87 And chears my greene, yet scarse-appearing strength E3 3.3.208
  Which slyghtly cover’d with a scarceseen skyn Corn. 3.1.86
88 We temper it with Audley’s gravitie E3 3.3.222
  Now I must beare a face of gravitie Sp. T 3.13.56
89 That, courage and experience joynd in one E3 3.3.223
  Friendship and hardie valour joynd in one Sp. T 1.2.75
90 For the mayne battells I will guide my selfe E3 3.3.225
  In their maine battell made so great a breach Sp. T 1.2.66
91 But straite retyring so dismaide the rest, E3 3.4.7
  In their maine battell made so great a breach,
That halfe dismaid, the multitude retirde:
Sp. T 1.2.66–7
92 If we can counsell some of them to stay E3 3.4.13
  Brought rescue and encouragd them to stay Sp. T 1.2.69
93 That hast this day given way unto the right E3 3.4.21
  Was ready way unto the foresaid fields E3 3.4.21
94 The snares of French, like Emmets on a banke,
Muster about him; whilest he, Lion like
Intangled in the net of their assaults
E3 3.4.41–3
  and as a household Campe
Of creeping Emmets in a Countrey Farme,
That come to forrage when the cold begins,
Cover the earth so thicke
Even so our battails.
Corn. 5.1.72–9
95 Yet good my lord ’tis is too much wilfulnes E3 3.4.54
  Domde to thy selfe by thine own wilfulness SP 1620
96 To let his blood be spilt that may be saude E3 3.4.55
  Yet must his bloud be spilt for my behoofe SP 1954
  But Ile now weare it till thy bloud be spilt. Sp. T 1.3.87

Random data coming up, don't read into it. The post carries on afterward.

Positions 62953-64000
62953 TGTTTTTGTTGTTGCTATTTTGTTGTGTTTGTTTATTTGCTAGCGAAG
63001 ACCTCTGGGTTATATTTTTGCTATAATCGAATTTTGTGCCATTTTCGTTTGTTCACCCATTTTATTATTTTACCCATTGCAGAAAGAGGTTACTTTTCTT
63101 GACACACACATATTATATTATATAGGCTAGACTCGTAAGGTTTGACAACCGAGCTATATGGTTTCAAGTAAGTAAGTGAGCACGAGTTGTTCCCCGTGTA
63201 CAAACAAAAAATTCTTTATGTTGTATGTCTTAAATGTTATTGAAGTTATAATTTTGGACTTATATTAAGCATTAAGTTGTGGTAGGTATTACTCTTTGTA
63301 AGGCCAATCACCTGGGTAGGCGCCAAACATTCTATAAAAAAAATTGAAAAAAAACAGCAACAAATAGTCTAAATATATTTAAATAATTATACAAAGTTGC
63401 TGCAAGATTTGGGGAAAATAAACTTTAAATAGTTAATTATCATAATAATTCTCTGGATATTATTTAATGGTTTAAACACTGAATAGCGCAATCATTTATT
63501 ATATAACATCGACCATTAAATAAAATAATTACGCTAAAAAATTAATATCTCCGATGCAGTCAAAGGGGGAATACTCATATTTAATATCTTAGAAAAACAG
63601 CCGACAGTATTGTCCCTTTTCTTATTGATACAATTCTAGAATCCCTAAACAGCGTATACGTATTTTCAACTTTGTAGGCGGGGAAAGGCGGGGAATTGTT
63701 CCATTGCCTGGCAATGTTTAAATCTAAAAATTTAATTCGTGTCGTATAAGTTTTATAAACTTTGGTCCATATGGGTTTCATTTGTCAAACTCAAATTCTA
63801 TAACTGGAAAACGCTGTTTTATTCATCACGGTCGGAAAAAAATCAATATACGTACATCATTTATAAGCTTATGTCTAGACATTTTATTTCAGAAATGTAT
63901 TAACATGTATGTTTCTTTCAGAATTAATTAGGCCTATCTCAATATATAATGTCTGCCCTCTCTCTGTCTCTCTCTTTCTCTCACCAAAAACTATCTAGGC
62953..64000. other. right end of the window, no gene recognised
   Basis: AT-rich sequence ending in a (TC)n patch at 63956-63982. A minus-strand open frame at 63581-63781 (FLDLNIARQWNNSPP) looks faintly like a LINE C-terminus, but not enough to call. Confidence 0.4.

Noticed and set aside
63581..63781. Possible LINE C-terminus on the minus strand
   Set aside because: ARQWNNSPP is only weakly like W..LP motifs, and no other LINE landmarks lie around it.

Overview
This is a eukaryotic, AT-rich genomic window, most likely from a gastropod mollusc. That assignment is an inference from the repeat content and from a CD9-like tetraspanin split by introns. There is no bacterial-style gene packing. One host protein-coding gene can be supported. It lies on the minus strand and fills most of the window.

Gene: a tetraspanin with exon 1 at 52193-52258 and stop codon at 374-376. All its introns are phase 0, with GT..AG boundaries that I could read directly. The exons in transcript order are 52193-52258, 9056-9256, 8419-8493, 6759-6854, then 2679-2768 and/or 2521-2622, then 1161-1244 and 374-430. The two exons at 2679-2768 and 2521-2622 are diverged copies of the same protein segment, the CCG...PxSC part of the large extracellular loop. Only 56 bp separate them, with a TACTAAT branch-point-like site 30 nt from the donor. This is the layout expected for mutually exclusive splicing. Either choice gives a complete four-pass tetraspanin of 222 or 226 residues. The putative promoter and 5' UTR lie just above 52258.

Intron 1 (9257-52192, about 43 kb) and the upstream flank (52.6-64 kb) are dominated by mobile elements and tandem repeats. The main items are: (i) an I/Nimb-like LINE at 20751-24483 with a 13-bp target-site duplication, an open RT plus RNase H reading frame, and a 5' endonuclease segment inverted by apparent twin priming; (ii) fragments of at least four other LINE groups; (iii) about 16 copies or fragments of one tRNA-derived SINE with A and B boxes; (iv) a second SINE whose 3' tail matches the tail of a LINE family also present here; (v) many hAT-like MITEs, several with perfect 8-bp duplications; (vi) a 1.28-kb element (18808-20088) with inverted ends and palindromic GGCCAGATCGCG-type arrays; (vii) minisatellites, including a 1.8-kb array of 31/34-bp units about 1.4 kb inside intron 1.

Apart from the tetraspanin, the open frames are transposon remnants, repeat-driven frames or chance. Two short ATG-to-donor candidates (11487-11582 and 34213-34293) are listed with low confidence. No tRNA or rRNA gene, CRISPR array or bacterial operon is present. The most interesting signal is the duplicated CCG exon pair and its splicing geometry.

97 And dare a Falcon when shees in her flight, E3 3.4.59
  Marking my times as Faulcons watch their flight. SP 78
98 O would my life might ransome him from death E3 3.4.69
  Which villaine shalbe ransomed with thy deeth, Sp. T 3.1.97
  Could ransome thee from fell deaths tirannie,
To win thy life would Soliman be poore,
SP 665–6
99 -O would my life might ransome him from death
-But soft me thinkes I heare,
The dismall charge of Trumpets loud retreat
E3 3.4.69–71
  In black darke night, to pale dim cruell death
He shrikes, I heard, and yet me thinks I heare,
His dismall out-cry eccho in the aire:
Sp. T 4.4.107–9
100 But soft me thinkes I heare,
The dismall charge of Trumpets loud retreat:
E3 3.4.70–1
  Here meanes the wrathfull muse in seas of teares,
And lowd laments to tell a dismall tale:
SP 29–30
101 Enter Prince Edward … bearing in his hande E3 3.4.73.0
  The fiery Spaniard, bearing in his face SP 118
102 Some will returne with tidings, good or bad E3 3.4.73
  We will returne with all speede possible SP 1934
103 …bearing in his hand his shivered Lance E3 3.4.73.1
  And shivered Launces darke the troubled aire Sp. T 1.2.54
  The shyvered Launces (rattling in the ayre)
Fly forth as thicke as moates about the Sunne
Corn. 5.1.170–1
104 Welcome, brave prince! Welcome, Plantagenet E3 3.4.75
  Welcome Balthazar / Welcome brave Prince. Sp. T 3.14.106–7
  Braue Prince of Cipris, and our sonne in law,
Welcome these worthies by their seuerall countries,
SP 178–9
105 My paynefull voyage on the boystrous sea, E3 3.4.79
  At random wandring in a boistrous Sea, Corn. 1.1.80
106 My paynefull voyage on the boystrous sea,
Of warres deuouring gulphes and steely rocks,
I bring my fraught vnto the wished port,
E3 3.4.79–81
  -A blisfull war with me thy chiefest friend.